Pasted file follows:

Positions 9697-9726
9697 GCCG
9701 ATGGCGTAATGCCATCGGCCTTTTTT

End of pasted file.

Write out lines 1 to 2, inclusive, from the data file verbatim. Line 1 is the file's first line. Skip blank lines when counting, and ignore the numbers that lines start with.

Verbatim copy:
Positions 9697-9726
9697 GCCG